Traverse City: new uses for insane asylum

Sunshine, fresh air, beauty as therapy, physical exercise through work: These were crucial components of mental health treatment in the mid 1800s, and Dr. Thomas Story Kirkbride of Pennsylvania came up with plans to make this happen throughout the United States.

His sturdy insane asylums were zigzag, two-wing buildings full of windows and cross-ventilation, typically with views of uncluttered and serene settings. Farm work and other tasks would attempt to divert patients’ obsessions with inner demons.

Administrative offices, in the middle of the asylum, separated male and female patients. The most troubled roomed on the lowest floor and were farthest from the building’s center, so their behavior would not interfere with the rehab of others.

Almost all of the nation’s estimated 80 Kirkbride developments for natural healing ( were destroyed as mental health treatment philosophies changed to emphasize in-community care, drug therapy and psychoanalysis.

A big exception is in Traverse City, Mich., where an 1885 structure that is one-quarter mile long used to house 3,500 mental health patients on 1,100 acres. Now Building 50, bit by bit, is being transformed into the Village at Grand Traverse Commons: the area’s largest residential, retail and public gathering spot.

“You can’t get any greener than rehabbing an old building,” says developer Ray Minervini, a Detroit native who moved to Traverse City in the 1980s.

“Detroit used to be a beautiful city,” he says. “I saw a remarkable number of buildings there destroyed through neglect. Europe cherishes its antiquities, but we don’t.”

By 1989, the Traverse City asylum had closed and the last 480 acres were sold to the city and township for $1. The first thought was to demolish the empty buildings, but that generated public uproar.

Ray didn’t like the idea either, and he was part of a panel that solicited and studied alternatives, all of which fell through as the campus continued to deteriorate.

“Water was pouring into the building for years,” so Ray proposed re-shingling and made a $1.5 million personal investment. In return, he got ownership of the structures for $1, and now building rehab proceeds as time and money allow.

So the asylum’s former fire station is a bakery. A building used for potato peeling is a restaurant. A winery (selling by the glass or growler) and coffee roaster occupy the former laundry facility.

On the ground level of Building 50 is the Mercato, an assortment of independently owned boutiques and bistros. Offices occupy the first floor and are topped by three floors of condos, many with waterfront views of Traverse Bay.

At the core of development are 64 acres and 7,000 square feet of the main building. The remaining 416 acres is Traverse City’s biggest parcel of community gardens and preserved parkland with trails for hiking, bicycling and snowshoeing.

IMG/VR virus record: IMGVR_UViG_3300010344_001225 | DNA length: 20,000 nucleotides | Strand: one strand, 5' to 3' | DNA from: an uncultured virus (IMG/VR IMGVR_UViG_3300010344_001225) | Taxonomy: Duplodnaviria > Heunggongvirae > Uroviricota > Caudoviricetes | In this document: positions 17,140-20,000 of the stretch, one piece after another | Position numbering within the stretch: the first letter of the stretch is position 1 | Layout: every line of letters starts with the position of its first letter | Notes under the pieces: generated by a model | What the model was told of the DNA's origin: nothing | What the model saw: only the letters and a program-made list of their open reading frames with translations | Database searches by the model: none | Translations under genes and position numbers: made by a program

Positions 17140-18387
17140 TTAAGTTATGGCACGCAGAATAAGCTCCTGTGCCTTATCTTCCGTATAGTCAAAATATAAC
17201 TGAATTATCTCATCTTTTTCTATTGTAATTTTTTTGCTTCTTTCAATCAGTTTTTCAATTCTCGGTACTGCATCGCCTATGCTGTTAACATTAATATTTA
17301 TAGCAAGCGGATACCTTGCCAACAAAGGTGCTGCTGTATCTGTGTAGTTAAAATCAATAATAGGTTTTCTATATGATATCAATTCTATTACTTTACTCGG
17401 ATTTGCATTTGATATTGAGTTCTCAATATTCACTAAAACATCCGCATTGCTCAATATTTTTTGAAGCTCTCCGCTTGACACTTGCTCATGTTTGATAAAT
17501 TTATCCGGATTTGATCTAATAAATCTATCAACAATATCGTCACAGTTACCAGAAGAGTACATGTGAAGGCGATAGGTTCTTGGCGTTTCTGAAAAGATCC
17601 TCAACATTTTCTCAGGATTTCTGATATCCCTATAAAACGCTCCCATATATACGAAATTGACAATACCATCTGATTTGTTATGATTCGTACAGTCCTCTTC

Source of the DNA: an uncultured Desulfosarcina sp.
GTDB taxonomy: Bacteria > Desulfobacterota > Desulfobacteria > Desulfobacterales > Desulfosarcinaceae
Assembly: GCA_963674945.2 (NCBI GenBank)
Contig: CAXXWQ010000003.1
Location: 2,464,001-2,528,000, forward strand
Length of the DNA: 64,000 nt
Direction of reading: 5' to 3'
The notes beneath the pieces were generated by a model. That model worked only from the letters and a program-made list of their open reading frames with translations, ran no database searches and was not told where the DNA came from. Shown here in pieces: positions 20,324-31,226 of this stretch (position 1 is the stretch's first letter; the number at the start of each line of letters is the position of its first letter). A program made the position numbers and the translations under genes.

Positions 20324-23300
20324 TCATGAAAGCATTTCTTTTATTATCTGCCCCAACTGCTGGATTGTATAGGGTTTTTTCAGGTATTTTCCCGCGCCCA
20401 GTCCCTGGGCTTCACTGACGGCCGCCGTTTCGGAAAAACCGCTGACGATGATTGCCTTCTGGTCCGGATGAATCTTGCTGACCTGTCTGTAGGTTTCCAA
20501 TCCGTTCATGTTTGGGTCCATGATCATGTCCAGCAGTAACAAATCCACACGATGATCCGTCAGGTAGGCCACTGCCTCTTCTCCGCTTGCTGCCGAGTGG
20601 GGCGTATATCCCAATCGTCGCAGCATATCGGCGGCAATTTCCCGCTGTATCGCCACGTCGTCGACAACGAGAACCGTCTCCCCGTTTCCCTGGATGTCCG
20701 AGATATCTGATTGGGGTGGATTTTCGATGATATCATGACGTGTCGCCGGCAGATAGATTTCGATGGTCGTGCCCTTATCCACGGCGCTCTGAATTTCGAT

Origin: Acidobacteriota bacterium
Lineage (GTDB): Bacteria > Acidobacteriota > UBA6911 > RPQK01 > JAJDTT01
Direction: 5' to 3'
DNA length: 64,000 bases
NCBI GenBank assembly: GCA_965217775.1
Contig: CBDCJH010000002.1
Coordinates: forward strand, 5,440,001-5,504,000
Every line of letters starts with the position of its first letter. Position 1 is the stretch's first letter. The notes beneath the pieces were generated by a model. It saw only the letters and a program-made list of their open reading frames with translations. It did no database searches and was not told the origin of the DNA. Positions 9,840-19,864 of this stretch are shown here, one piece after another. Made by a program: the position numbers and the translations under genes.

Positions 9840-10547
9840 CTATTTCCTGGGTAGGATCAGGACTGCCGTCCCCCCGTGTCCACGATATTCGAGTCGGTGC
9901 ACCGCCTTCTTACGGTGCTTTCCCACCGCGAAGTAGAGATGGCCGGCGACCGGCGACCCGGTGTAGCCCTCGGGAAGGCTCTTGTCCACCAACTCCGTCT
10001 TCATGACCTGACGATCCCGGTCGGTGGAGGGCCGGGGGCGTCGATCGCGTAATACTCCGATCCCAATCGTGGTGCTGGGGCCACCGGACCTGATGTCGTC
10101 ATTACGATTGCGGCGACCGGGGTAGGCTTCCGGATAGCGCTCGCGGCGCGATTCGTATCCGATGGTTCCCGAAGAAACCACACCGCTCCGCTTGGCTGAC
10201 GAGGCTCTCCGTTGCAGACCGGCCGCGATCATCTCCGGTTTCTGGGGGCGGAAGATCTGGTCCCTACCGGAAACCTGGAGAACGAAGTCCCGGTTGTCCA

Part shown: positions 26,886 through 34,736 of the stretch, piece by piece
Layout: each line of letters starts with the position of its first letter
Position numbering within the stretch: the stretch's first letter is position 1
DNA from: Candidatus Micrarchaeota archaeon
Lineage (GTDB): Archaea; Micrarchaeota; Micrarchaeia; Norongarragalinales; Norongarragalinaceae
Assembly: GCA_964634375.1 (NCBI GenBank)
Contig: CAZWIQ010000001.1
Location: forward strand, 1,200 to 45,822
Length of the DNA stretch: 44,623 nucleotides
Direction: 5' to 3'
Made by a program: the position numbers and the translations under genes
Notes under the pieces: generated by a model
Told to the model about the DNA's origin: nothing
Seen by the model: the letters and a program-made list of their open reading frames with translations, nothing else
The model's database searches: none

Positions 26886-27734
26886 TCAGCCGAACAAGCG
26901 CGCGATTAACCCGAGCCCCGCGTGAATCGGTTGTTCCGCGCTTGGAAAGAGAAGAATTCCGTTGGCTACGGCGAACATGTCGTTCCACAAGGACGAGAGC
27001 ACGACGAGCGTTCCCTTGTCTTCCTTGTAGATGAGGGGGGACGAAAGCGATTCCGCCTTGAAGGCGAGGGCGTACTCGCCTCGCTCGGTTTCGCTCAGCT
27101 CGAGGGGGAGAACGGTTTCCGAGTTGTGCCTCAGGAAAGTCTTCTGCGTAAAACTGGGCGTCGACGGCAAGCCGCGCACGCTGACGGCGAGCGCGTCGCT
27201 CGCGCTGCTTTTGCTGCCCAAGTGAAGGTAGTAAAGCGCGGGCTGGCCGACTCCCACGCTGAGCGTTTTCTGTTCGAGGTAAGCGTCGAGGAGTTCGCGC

The front lawn has turned into the site of farmers’ markets, concerts, festivals and weddings.

“I used all resources available to me … my retirement fund, hocked my house,” Ray says.

He mentions the 2-foot-thick brick walls, 2,000 windows and 14-foot-tall ceilings in Building 50, and thinks it was ahead of its time in several ways.

He says the asylum had electricity 28 years before the rest of Traverse City. Steam turbines produced electricity and heat through underground tunnels until 1950, when replaced by more conventional systems that are now out of date.

“We’ll never build something like this again – it would be too expensive,” Ray says. “But you can see why this building will be here 500 to 1,000 years from now.”

Condos range from 300-square-foot efficiency units to those with multiple bedrooms. Some are rented by the night, week or month. Some of the building’s full-time residents also work in the area and refer to their neighbors as the “Village People” because of the sense of community that accompanies their living arrangement.

“If you’re looking at just the dollar, this is costing us at least twice as much as new construction – $200 to $250 per square foot, compared to $100,” Ray says.

“But we can’t continue to build sprawl, and we’re beginning to realize that sprawl doesn’t work anyway.”

For more about the Village at Grand Traverse Commons, 1200 W. 11th St., Traverse City, Mich.:, 231-941-1900.

What else might motivate you to visit Traverse City, population 15,000 and in western Michigan?

It is near Sleeping Bear Dunes National Lakeshore, 35 miles of Lake Michigan shoreline, described as the state’s biggest sandbox.

It is even closer to the fertile Old Mission and Leelanau peninsulas, which is rich with wineries and artisan food shops. Among the best: Black Star Farms, Suttons Bay, which sells its cheese, wine and spirits; Cherry Republic, Glen Arbor, where products with Michigan cherries rule; and The Grocer’s Daughter, Empire, whose chocolatier uses local ingredients in her sweet treats.

Traverse City, especially for its size, supports an impressive array of locally owned shops and restaurants and grooms a shoreline where boaters to joggers gather.

“Fab Fall” lodging packages start as low as $20 per person per night, during midweek. For more:, 800-940-1120.

“Roads Traveled” is the result of anonymous travel, independent travel, press trips and travel journalism conferences. What we choose to cover is not contingent on subsidized or complimentary travel.